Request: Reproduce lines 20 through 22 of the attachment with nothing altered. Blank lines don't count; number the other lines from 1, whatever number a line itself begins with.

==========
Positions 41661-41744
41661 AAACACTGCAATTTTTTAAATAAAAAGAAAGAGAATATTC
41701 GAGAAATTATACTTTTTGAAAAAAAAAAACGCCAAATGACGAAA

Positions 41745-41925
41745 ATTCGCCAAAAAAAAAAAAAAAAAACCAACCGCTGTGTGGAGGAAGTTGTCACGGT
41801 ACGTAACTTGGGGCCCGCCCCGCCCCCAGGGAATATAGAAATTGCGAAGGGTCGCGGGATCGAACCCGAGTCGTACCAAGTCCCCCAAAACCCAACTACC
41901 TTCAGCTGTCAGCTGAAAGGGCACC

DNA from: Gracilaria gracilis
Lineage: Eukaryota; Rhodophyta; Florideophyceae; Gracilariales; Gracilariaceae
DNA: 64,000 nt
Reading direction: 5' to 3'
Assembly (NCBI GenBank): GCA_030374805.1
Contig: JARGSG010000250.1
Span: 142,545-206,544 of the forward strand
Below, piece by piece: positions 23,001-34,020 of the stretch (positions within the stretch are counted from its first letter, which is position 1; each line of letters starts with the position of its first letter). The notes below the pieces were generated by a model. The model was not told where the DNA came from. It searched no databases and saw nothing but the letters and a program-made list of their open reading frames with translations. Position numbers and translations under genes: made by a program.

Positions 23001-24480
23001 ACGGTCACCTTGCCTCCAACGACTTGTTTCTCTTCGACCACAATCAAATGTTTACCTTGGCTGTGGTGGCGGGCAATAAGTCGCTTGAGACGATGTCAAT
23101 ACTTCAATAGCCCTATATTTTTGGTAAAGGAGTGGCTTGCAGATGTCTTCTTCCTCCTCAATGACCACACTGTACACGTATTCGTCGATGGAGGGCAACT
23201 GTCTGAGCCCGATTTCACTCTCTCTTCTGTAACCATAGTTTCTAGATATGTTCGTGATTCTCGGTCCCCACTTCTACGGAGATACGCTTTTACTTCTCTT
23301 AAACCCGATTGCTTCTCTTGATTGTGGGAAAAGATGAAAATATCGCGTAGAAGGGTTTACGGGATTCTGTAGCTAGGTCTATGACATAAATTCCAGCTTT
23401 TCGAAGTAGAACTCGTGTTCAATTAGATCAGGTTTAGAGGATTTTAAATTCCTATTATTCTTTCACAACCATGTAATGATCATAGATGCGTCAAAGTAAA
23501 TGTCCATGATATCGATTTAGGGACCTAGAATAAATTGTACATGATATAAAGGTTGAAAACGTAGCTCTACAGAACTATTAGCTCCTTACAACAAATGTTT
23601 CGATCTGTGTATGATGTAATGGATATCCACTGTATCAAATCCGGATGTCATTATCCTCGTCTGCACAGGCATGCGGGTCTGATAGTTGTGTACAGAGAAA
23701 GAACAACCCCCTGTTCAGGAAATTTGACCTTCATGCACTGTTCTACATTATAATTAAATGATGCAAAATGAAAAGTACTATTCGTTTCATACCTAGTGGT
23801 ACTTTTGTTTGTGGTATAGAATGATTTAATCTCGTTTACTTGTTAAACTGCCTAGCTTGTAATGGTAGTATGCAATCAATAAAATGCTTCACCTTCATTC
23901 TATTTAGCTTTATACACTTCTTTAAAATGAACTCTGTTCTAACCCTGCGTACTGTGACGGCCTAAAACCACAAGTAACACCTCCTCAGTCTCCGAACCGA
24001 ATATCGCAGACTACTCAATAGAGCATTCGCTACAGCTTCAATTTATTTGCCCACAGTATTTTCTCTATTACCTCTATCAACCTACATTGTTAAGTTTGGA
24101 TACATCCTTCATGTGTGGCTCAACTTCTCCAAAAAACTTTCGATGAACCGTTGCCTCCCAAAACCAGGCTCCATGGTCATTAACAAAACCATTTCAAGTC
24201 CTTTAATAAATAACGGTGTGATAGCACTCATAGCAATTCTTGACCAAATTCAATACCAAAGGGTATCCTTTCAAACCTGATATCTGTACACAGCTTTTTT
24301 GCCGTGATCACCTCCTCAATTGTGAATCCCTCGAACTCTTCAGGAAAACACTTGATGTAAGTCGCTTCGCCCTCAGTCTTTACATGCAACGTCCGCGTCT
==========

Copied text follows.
23301 AAACCCGATTGCTTCTCTTGATTGTGGGAAAAGATGAAAATATCGCGTAGAAGGGTTTACGGGATTCTGTAGCTAGGTCTATGACATAAATTCCAGCTTT
23401 TCGAAGTAGAACTCGTGTTCAATTAGATCAGGTTTAGAGGATTTTAAATTCCTATTATTCTTTCACAACCATGTAATGATCATAGATGCGTCAAAGTAAA
23501 TGTCCATGATATCGATTTAGGGACCTAGAATAAATTGTACATGATATAAAGGTTGAAAACGTAGCTCTACAGAACTATTAGCTCCTTACAACAAATGTTT